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What Are My Damages?

Posted by attorney David Blain


A Plaintiff in a civil action for personal injuries can seek monetary compensation for the injuries suffered. This compensation is known as damages. The precise amount of damages in a personal injury action will be determined on a case by case basis by a jury. If the award is either excessive or deficient, the court in its wisdom and discretion may review the award and either decrease or increase the final amount without a new trial or appeal. A personal injury award can include two types of damages: (1) Compensatory Damages and (2) Punitive Damages.


Compensatory damages are designed to place the Plaintiff into the position he/she would have been in had the injury never been sustained. Compensatory damages attempt to restore the victim physically, financially and emotionally by placing a dollar amount on the victim's injuries.

Compensatory damages can also be divided into two categories: (1) Economic damages and (2) Non-economic damages.

Economic damages, also known as special damages, are damages that compensate the victim for monetary loss. The most common form of economic compensation is for past and future medical expenses for the treatment of the injuries and for past and future lost wages for work missed because of the injuries. Other examples can include the repair or replacement of property or the cost of funeral expenses.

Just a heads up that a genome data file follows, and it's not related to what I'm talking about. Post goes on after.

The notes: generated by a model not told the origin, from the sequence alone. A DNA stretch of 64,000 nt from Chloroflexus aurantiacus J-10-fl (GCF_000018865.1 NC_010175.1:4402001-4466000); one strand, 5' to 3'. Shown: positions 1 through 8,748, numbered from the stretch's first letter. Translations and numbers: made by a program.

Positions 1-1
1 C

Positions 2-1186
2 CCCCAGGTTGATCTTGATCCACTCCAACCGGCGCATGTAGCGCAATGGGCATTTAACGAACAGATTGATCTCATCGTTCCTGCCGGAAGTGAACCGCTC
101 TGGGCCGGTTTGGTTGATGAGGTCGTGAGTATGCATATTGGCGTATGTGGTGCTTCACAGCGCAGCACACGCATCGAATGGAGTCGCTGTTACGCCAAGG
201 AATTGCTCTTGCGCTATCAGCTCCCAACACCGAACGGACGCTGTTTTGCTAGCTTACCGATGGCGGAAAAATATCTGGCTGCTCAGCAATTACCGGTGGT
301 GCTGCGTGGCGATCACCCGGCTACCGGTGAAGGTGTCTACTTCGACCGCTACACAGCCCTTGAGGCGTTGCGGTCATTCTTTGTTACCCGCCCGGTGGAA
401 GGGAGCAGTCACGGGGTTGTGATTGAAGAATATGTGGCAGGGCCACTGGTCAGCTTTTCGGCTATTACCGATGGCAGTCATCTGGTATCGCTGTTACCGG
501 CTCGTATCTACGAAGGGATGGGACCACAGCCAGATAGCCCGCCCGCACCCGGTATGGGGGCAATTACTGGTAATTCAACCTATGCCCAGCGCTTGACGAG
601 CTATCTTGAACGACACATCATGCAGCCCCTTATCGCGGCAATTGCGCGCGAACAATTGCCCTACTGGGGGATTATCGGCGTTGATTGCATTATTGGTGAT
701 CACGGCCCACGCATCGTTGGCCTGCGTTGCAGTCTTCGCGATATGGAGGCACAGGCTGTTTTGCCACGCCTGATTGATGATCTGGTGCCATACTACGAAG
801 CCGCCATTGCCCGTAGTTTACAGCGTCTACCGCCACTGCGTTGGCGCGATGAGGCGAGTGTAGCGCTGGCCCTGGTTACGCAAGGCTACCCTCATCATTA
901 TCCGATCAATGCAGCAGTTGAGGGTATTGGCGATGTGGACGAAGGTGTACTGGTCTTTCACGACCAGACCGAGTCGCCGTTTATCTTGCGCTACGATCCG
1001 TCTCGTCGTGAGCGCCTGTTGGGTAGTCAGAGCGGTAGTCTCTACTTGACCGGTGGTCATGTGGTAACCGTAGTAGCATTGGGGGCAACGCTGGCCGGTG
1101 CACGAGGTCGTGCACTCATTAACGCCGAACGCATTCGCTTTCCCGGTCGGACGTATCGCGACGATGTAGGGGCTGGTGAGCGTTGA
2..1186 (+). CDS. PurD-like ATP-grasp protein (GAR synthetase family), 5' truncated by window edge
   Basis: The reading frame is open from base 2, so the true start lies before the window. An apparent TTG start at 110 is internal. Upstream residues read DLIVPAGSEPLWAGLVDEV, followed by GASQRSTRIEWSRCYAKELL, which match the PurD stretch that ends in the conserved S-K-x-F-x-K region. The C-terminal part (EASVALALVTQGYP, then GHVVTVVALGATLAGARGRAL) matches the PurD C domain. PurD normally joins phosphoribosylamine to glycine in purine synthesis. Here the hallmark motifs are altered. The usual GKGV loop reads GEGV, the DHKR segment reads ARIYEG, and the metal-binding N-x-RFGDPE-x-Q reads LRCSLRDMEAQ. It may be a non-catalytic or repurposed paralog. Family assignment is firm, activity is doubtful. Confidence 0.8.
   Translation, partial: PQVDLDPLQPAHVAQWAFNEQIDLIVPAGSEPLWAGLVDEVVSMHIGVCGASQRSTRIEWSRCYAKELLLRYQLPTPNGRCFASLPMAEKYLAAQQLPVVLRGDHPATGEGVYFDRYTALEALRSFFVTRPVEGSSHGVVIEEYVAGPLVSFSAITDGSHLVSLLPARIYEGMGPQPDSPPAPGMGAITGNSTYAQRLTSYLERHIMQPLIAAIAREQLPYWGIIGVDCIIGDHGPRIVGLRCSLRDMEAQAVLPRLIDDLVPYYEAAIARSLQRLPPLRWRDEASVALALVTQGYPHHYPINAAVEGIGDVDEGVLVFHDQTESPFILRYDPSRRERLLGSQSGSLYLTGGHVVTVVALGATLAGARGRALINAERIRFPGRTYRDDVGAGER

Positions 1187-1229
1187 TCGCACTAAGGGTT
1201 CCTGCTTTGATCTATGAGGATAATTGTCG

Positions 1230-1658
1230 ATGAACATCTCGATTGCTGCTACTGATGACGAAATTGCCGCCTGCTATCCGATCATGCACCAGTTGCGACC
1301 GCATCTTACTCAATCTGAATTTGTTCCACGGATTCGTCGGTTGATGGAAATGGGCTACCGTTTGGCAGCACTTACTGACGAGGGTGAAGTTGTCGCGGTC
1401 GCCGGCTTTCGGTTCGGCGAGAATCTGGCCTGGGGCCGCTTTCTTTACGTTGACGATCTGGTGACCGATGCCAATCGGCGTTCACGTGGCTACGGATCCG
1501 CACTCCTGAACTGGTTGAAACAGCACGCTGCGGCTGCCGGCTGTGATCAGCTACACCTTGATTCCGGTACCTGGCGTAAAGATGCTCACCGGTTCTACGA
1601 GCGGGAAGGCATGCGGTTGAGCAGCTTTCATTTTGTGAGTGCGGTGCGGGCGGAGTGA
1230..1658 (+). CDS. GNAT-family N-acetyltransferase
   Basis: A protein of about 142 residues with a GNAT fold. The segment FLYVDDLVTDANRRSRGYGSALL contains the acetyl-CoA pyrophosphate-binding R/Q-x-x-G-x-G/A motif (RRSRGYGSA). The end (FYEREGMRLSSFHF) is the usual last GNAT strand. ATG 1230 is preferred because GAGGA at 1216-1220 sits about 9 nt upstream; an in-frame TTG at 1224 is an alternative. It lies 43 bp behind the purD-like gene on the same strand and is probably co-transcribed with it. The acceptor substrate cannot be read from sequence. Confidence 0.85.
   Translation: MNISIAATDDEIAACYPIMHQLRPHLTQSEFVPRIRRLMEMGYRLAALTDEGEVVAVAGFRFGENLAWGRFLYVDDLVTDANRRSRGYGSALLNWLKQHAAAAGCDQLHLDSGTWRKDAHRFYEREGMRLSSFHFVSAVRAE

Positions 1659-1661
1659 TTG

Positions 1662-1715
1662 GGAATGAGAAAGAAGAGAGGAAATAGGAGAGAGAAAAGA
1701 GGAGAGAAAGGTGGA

Non-economic damages, also known as general damages, are damages that compensate the victim for non-monetary losses. Non-monetary losses are difficult to value because there is no marketplace for these types of issues. Non-monetary damages include compensation for pain and suffering, loss of consortium and diminished earning capacity. Damages for pain and suffering typically include compensation for actual pain as well as compensation for emotional distress. Emotional distress can include anxiety, stress, fear, anger, frustration, loss of enjoyment of life, etc.


Punitive damages are not designed to place the Plaintiff into the position he/she would have been in had the injuries never occurred. Instead, punitive damages are intended both to punish the defendant for his/her/its outrageous and egregious conduct and to deter other individuals or business entities in behaving in the same manner. Punitive damages are typically awarded when the defendant's conduct is wilful, fraudulent or oppressive.

Punitive damages are not awarded in every claim for personal injuries, and are not even considered unless an order for compensatory damages has been entered. When a punitive damages claim has been awarded, it is usually capped at 10 times the value of the compensatory damages award.

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